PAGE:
Plan & Prepare
Helping Children Cope with Disaster
Floods...Hurricanes... Hazardous Materials Spills
may strike quickly and without warning. These events
can be frightening for adults, but they are traumatic
for children if they don't know what to do.
a disaster, your family may have to leave your home
and daily routine. Children may become anxious, confused
or frightened. As an adult, you'll need to cope with
the disaster in a way that will help children avoid
developing a permanent sense of loss. It is important
to give children guidance that will help them reduce
Federal Emergency Management Agency (FEMA) and the American
Red Cross have prepared this brochure to help you
help your children cope. Ultimately, you should decide
what's best for your children, but consider using these
suggestions as guidelines.
and Their Response to Disaster
depend on daily routines: They wake up, eat breakfast,
go to school, play with friends. When emergencies or
disasters interrupt this routine, children may become
a disaster, they'll look to you and other adults for
help. How you react to an emergency gives them clues
on how to act. If you react with alarm, a child may
become more scared. They see our fear as proof that
the danger is real. If you seem overcome with a sense
of loss, a child may feel their losses more strongly.
fears also may stem from their imagination, and you
should take these feelings seriously. A child who feels
afraid is afraid. Your words and actions can provide
reassurance. When talking with your child, be sure to
present a realistic picture that is both honest and
or fear are healthy and natural for adults and children.
But as an adult, you need to keep control of the situation.
When you're sure that danger has passed, concentrate
on your child's emotional needs by asking the child
what's uppermost in his or her mind. Having children
participate in the family's recovery activities will
help them feel that their life will return to "normal."
Your response during this time may have a lasting impact.
aware that after a disaster, children are most afraid
event will happen again
will be injured or killed
will be separated from the family
will be left alone
to Parents: Prepare for Disaster
can create a Family
Disaster Plan by taking four simple steps. First,
learn what hazards exist in your community and how to
prepare for each. Then meet with your family to discuss
what you would do, as a group, in each situation. Next,
take steps to prepare your family for disaster such
as: posting emergency phone numbers, selecting an out-of-state
family contact, assembling disaster supplies kits for
each member of your household and installing smoke detectors
on each level of your home. Finally, practice your Family
Disaster Plan so that everyone will remember what to
do when a disaster does occur.
and practice a Family Disaster Plan. Contact your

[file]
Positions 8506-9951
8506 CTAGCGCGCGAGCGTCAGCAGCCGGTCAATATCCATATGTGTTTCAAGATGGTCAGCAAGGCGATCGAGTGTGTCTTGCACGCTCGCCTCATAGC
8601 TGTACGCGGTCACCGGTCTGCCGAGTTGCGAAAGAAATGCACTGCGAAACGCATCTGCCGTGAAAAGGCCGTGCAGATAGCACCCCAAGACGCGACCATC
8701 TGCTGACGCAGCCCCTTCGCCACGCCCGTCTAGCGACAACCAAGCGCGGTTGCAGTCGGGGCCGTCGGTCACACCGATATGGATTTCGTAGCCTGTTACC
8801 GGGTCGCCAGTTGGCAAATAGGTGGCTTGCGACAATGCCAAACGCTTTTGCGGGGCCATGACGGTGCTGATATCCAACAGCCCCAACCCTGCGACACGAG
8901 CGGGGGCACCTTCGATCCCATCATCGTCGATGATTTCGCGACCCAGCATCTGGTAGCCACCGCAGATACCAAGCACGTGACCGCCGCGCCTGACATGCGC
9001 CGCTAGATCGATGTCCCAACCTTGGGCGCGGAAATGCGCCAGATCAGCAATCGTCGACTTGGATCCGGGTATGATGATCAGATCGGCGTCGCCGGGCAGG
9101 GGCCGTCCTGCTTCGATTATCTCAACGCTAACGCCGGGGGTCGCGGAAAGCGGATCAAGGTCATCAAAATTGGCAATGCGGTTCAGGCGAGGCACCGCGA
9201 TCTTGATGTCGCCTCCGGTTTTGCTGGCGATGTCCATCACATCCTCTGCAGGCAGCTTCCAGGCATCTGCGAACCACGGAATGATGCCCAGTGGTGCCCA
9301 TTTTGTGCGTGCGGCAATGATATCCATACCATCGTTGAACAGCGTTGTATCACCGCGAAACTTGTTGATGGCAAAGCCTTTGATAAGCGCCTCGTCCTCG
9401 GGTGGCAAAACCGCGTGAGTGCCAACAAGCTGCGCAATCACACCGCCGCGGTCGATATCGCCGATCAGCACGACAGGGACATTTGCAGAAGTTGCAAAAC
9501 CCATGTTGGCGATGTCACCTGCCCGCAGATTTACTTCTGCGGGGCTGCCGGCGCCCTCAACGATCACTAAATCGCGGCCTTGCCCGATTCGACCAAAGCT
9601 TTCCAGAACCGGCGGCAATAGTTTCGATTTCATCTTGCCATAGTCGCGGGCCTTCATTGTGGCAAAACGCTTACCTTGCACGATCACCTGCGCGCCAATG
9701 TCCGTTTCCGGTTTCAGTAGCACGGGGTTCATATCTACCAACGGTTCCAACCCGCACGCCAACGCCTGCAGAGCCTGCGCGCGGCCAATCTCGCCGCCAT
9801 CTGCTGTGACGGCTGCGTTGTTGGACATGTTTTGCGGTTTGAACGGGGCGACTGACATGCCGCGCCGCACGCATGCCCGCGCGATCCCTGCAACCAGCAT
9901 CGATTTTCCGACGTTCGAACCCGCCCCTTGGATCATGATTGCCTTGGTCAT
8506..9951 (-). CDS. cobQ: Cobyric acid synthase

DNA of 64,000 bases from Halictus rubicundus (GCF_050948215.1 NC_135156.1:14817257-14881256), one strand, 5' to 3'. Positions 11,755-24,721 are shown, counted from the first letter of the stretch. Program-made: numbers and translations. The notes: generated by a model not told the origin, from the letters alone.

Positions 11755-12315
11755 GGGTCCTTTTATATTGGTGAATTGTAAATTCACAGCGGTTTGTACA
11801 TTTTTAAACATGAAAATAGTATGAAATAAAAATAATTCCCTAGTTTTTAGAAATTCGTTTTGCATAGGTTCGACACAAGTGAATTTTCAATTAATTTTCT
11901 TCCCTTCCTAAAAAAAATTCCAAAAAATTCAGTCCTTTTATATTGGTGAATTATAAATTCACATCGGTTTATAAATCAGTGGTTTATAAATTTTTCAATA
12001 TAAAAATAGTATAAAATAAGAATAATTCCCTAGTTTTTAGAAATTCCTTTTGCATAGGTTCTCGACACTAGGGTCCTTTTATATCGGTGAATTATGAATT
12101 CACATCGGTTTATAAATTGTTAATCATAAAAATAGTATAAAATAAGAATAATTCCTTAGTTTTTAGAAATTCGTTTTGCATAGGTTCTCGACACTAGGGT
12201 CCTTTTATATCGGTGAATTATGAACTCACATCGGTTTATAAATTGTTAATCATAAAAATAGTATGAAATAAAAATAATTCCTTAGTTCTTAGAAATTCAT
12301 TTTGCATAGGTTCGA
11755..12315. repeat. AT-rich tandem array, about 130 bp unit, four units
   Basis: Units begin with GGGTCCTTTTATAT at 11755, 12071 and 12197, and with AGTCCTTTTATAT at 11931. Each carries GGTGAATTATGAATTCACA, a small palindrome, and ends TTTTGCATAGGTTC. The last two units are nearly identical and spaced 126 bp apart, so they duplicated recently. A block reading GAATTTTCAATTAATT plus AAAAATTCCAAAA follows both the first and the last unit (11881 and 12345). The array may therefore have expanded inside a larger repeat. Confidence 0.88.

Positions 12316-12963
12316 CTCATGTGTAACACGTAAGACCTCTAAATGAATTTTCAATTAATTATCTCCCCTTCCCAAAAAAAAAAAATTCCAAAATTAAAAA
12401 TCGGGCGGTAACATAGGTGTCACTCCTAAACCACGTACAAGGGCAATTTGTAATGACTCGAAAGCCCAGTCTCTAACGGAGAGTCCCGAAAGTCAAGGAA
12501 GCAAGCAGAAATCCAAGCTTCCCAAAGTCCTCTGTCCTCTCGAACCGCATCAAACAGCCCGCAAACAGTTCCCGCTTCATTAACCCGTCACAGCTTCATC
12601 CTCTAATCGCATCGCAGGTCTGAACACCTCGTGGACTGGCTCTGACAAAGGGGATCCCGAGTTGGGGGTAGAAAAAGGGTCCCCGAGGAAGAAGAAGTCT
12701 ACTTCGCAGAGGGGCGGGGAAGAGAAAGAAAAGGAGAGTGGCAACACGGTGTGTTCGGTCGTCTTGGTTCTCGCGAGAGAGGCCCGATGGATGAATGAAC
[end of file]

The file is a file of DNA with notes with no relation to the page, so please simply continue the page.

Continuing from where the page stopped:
local emergency management or civil defense office,
or your local Red Cross chapter for materials that
describe how your family can create a disaster plan.
Everyone in the household, including children, should
play a part in the family's response and recovery
your child how to recognize danger signals. Make
sure your child knows what smoke detectors, fire alarms
and local community warning systems (horns, sirens)
how to call for help. Teach your child how and
when to call for help. Check the telephone directory
for local emergency phone numbers and post these phone
numbers by all telephones. If you live in a 9-1-1-service
area, tell your child to call 9-1-1.
your child memorize important family information.
Children should memorize their family name, address
and phone number. They should also know where to meet
in case of an emergency. Some children may not be
old enough to memorize the information. They could
carry a small index card that lists emergency information
to give to an adult or babysitter.
The Disaster: Time For Recovery
after the disaster, try to reduce your child's fear
the family together. While you look for housing
and assistance, you may want to leave your children
with relatives or friends. Instead, keep the family
together as much as possible and make children a part
of what you are doing to get the family back on its
feet. Children get anxious, and they'll worry that
their parents won't return.
and firmly explain the situation. As best as you
can, tell children what you know about the disaster.
Explain what will happen next. For example, say, "Tonight,
we will all stay together in the shelter." Get
down to the child's eye level and talk to them.
children to talk. Let children talk about the
disaster and ask questions as much as they want. Encourage
children to describe what they're feeling. Listen
to what they say. If possible, include the entire
family in the discussion.
children in recovery activities. Give children
chores that are their responsibility. This will help
children feel they are part of the recovery. Having
a task will help them understand that everything will
be all right.
can help children cope by understanding what causes
their anxieties and fears. Reassure them with firmness
and love. Your children will realize that life will
eventually return to normal. If a child does not respond
to the above suggestions, seek help from a mental health
specialist or a member of the clergy.
The Federal Emergency Management Agency's Community
and Family Preparedness Program developed this brochure
in cooperation with the American Red Cross' Community
Disaster Education Program. Both are national efforts
to help people prepare for disasters of all types. For
more information on how to prepare for and respond to
disaster, contact your local or State office of emergency
management and your local Red Cross chapter. Ask for
Disaster Plan." Or, write to: FEMA, P.O.
Box 70274, Washington, D.C. 20024. FEMA L-196, ARC 4499